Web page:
Review by: Dale Grote, University of North Carolina, Charlotte - September 27, 2005
Bolchazy-Carducci adds another volume to its spread of intermediate Latin readers, which now number more than 20 according to its 1998 catalog. Frerichs’ Cicero’s First Catilinarian Oration follows the standard setup: brief historical introduction, facing vocabulary, additional help with the syntax splayed out under the text and vocabulary, a dictionary, and a brief bibliography in the back. The book is remarkably sturdy and ought to survive a couple of years of classroom use-important for public school adoption. A nice addition is a glossary of technical terms for rhetorical figures that make it easier to talk about the complex geometries of Ciceronian prose. A careful reading of the book uncovered only one typo.
If I have a complaint, it is that Frerichs’ texts, notes, and vocabulary omit the macrons. Surely students will have to be weaned off of them sooner or later, but I would have preferred later. Perhaps a compromise position could have been to include macrons only on critical case endings, which look the same without them: the first declension ablative singular, for example.
So much for the preliminaries. Does the book work? Do Frerichs’ notes help clear the way to an understanding and perhaps an appreciation for Cicero’s Latin? Frerichs is clearly well acquainted with the peculiar challenges of the intermediate class, where half the students are likely to answer ‘Dative?’ when asked for the tense of a verb and the other half is ready to revolt if they have to decline hic, haec, hoc again. The temptation to re-teach first semester Latin at each new word must be avoided just as much as its obverse of glossing over some real needs.
The running vocabulary is generous-perhaps too generous. Chasing down vocabulary should be just painful enough to encourage students to try to think through their words before they start flipping pages in the dictionary . Precious little is learned about the form vacuefecisses, for example, if students can pick out vacuefacio and its translation just by moving their eyes a couple of inches to the facing page. It also makes class recitation more a matter of eyeball gymnastics than a demonstration, review, and reinforcement of what students are supposed to be learning about Latin. This is not a criticism of Frerichs specifically, but of the whole idea of abundant, facing vocabulary. (Perhaps Bolchazy-Carducci could be persuaded to include a complete, un-annotated text of the Latin for classroom work and tests at the end of their readers.)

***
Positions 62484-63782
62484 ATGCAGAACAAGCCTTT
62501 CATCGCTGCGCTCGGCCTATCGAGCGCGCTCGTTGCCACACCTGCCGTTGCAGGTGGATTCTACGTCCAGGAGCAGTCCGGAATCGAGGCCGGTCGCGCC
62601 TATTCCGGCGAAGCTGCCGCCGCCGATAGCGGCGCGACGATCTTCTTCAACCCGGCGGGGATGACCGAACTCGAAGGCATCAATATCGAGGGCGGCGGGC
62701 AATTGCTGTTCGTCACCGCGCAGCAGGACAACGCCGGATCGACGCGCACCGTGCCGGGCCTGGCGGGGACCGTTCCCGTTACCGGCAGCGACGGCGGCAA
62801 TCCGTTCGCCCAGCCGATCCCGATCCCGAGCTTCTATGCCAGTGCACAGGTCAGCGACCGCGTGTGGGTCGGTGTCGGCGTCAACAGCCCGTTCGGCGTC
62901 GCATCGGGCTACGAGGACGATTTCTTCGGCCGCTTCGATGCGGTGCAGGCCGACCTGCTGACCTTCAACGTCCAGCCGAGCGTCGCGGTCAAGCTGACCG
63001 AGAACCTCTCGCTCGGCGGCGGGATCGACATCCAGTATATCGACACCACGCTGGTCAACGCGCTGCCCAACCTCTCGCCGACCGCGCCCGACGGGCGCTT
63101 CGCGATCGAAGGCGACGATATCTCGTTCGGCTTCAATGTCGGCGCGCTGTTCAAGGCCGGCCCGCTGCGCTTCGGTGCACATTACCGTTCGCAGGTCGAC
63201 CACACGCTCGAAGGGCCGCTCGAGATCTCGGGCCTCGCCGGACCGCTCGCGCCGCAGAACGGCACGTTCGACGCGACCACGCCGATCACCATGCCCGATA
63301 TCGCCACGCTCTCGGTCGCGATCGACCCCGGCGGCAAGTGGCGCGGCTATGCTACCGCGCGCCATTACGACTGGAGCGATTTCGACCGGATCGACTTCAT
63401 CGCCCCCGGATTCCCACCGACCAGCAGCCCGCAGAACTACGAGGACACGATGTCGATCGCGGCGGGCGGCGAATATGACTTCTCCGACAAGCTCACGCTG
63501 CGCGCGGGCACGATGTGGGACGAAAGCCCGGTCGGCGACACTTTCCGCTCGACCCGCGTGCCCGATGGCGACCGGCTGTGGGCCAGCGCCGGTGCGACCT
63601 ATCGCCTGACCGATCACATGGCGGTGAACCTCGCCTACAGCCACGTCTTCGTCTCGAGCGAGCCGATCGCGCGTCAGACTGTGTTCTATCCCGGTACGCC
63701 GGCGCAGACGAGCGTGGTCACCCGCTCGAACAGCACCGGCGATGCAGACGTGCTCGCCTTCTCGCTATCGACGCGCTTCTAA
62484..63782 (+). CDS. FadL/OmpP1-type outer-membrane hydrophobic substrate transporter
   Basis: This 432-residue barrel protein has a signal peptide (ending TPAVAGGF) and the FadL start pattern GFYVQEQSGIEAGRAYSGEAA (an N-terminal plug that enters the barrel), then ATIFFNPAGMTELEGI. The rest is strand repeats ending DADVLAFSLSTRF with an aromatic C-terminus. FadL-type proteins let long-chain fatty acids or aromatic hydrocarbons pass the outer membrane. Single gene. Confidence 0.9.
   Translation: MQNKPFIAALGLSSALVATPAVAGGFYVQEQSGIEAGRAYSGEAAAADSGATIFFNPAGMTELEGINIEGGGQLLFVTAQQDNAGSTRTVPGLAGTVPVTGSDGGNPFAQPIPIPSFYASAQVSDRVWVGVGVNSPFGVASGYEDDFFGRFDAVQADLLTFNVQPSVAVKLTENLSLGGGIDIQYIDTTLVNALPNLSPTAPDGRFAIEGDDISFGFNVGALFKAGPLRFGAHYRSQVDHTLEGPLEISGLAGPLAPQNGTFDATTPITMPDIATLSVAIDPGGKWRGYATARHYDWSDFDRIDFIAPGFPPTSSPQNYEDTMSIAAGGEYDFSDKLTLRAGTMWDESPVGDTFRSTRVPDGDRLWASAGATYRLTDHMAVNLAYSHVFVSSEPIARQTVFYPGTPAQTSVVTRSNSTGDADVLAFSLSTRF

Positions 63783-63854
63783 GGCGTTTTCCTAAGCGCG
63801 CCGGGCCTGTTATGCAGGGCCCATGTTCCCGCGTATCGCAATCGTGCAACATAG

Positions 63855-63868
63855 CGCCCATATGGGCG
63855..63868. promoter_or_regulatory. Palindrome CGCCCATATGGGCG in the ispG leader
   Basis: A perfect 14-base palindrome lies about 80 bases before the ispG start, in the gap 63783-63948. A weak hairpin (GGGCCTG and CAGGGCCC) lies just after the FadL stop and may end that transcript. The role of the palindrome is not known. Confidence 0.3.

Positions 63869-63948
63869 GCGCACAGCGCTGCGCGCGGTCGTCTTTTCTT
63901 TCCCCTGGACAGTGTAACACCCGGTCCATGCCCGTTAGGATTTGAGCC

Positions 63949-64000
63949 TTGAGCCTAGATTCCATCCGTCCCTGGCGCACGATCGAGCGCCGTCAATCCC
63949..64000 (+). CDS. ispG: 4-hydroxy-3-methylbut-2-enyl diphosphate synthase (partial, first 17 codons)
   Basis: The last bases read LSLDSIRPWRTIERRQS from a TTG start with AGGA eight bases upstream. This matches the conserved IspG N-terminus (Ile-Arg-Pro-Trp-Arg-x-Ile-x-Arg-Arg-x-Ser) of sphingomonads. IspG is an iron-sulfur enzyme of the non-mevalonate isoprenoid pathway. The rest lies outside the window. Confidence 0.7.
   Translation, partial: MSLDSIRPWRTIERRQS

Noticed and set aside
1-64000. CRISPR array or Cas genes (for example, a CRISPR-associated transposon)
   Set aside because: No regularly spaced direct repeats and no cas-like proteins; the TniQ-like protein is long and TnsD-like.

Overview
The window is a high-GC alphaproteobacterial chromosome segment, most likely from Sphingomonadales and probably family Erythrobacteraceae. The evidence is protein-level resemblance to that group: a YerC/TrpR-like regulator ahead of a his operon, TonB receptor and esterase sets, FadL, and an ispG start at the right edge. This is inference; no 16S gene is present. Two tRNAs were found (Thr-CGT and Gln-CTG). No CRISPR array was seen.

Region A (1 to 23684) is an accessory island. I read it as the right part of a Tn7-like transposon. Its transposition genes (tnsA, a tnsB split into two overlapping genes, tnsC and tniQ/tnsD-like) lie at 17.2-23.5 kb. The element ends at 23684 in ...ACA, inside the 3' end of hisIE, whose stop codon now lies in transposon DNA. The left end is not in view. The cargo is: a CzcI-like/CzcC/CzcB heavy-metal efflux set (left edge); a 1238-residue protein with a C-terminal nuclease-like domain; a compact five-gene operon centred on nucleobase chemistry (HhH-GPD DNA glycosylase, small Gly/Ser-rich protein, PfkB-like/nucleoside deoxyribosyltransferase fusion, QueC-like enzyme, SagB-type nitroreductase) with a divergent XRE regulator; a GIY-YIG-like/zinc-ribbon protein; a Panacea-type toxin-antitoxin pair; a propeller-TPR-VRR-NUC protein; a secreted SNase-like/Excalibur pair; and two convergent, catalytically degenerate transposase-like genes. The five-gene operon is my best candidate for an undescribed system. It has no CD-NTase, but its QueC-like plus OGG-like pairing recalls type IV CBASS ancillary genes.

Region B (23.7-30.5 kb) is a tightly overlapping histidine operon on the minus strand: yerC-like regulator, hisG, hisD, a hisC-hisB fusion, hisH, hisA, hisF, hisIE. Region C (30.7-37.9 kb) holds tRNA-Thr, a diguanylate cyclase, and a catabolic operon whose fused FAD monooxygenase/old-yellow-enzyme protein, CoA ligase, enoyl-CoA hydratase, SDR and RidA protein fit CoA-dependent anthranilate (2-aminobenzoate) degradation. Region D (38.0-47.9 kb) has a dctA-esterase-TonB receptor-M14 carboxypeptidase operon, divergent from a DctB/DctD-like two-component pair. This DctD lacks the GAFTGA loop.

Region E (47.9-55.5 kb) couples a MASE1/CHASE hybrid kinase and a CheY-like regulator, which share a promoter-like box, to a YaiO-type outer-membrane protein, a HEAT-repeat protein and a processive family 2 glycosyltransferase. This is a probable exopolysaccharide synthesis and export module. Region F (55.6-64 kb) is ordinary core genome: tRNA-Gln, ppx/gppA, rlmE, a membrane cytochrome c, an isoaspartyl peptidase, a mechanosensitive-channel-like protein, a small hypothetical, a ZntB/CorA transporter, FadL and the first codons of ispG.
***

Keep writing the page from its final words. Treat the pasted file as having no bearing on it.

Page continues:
Frerichs’ syntactical notes are a skillful mix of hints, explanations, and brief translations of impossibly difficult clauses. As a way of preparing this review, I used his book in a second-year Latin class. My students were never without necessary help, but never were they overwhelmed. Even where his notes were not quite all that some of the students needed, Frerichs enabled them to ask intelligent questions about their problems. His historical comments, while necessarily brief, provided us with convenient points of departure for fuller class discussions. Frerichs’ text accomplishes precisely what a book of this sort should. I hope he takes time to write more of them.